Queen Victoria made a gracious speech explaining to the mayor how the English had invented tourism and how Conan Doyle had even (and this is true) invented the concept of downhill skiing as a sport. So, as she put it, we would happily slurp down their copious liquid hospitality because the Swiss had a lot to thank us for…
And so it went on. We toasted and slurped our way around this amazing part of central Switzerland.
Our first full day saw us on a train to Meiringen and its infamous waterfall – and I was going to say it is just about as beautiful a train ride as you'll find anywhere, but the next day we beat it by going on what could easily be a candidate for best train ride in the entire world.
Meiringen loves its link with Sherlock Holmes even more than it loves its more authentic connection with meringues – which, in case you didn't know, were invented there. They sell all sorts of crystallised crisp egg-white concoctions, but we were too busy looking around the Sherlock Holmes Museum and admiring the statue of the detective which has pride of place in the main street to find out more about sweet delicacies.
And then, just like Holmes and Watson did that fateful day, we went up the Reichenbach. Only, unlike them, we took the excellent funicular that climbs and climbs all the way to a mid-point where you can admire those terrible falls. A path zig-zags right to the top where you can stand on a scary footbridge looking right down into that roaring abyss – and it's worth the walk because the panoramic views of the vast Meiringen valley are sensational. So much so, that you forget the plight of poor old Watson who was tricked into returning back to their hotel in town so that Moriarty could have his final reckoning with Holmes.
In the afternoon we sailed back to Interlaken down the length of Lake Brienz. It's a proper ferry which services the isolated communities around the lake's idyllic shores – and if all the other tourists aboard were utterly amazed to be joined by 75 people wearing Victorian garb, they were even more surprised to witness the "ceremonial burial at sea of His Eminence Cardinal Tosca, conducted with the usual obsequies by the Reverend Dr Shlessinger". I did not know then what this ceremony was about – nor am I any better informed now, despite the fact that I know about the Sherlock Holmes canon, having studied it closely in order to make a film about the detective's life and times. But then, not everything the Sherlock Holmes Society of London does on pilgrimage is strictly linked to the actual stories. For instance, Holmes and Watson never did go up the Jungfrau – but that is exactly where we all went the next day.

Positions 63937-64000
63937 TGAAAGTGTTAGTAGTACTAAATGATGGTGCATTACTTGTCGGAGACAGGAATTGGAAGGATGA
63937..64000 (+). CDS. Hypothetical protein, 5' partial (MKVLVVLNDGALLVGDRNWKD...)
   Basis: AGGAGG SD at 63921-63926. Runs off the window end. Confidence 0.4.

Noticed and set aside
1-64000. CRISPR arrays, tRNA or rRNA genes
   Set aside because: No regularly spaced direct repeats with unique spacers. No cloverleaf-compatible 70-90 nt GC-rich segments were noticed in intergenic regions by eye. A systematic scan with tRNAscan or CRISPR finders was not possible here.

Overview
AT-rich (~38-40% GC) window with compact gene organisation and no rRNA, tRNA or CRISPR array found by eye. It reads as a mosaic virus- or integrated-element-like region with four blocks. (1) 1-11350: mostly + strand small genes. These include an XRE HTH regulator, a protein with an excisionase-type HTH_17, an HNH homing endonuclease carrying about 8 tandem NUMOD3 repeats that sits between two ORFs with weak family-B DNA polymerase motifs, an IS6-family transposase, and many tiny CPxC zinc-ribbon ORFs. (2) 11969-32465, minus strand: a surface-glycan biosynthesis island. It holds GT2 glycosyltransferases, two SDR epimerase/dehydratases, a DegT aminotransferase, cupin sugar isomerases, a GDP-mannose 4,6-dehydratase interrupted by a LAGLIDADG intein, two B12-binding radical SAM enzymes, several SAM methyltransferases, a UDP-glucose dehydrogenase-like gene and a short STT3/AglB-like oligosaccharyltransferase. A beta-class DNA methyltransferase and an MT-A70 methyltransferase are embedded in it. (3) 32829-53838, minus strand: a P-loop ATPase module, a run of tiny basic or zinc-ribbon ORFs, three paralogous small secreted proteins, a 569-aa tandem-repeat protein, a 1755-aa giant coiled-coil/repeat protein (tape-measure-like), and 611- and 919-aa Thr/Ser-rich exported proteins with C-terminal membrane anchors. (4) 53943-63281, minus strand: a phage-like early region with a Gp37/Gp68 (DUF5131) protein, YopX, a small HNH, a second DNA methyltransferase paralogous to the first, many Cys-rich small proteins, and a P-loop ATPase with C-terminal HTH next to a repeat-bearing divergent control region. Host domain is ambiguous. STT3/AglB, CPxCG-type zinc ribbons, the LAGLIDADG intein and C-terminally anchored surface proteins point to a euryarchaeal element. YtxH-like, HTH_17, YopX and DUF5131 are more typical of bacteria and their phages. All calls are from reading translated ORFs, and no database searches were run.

Which brings me to what is arguably the best railway journey in the world. We took three trains to reach the summit – and here's my boast for 2012… Having been allowed to "drive" the funicular down from the Reichenbach, I was given the honour of taking the controls (just for a second) of the second train which took us up the lower flanks of Europe's second-highest mountain.
At awesomely scenic Kleine Scheidegg, we stopped to switch to the ultimate mountain-climbing train after being given an official welcome by some big cheese from the Jungfrau Railway, who then invited Queen Victoria to unveil a plaque commemorating the centenary anniversary of his remarkable, near vertical, line.
Then we were off upwards, at an alarming gradient, into the 45-degree tunnel that takes you far, far aloft. So far up that the train stops a couple of times and you can walk down side tunnels to windows set in unimaginably high cliffs – which is the only proof you get that you really are a very long way up the insides of a blooming great big mountain.
At the very top we were whisked – with much ceremony – through more tunnels up to one of a whole bunch of restaurants and other attractions that have been built in to the bowels of the peak at the head of Europe's longest glacier.
There were more speeches, prayers in Latin – and a great deal more sloshing of wine and eating of food. Which, actually, is not a good idea at the top of the Jungfrau. When you eat a big meal your digestion system demands a great deal of your body's oxygenated blood supply – which at nearly 12,000 feet can be a bit of a problem if you attempt taking the many steps out to the glacier two at a time. One of my journalist colleagues did something I've never seen a living human do before – he turned a livid blue.
Once again, the thousands of tourists were agog – and, indeed, it was startling to see 75 Victorians pacing about on a glacier. I have never witnessed so many photographs taken by so many people as I did during the four days I was in Switzerland with the well-dressed Sherlockians.
And there I shall leave them, on the roof of Europe. I could have told you about more toasts and speeches and more amazing adventures and meals consumed in stunning places like the one we had way up the funicular on the Harder Mountain almost vertically above Interlaken.
But I'm going to take a hint from Arthur Conan Doyle and leave the world's first and greatest consulting detective somewhere up there in all that awesome scenery. In authentic fashion, I shall meet him again when he reappears on Dartmoor.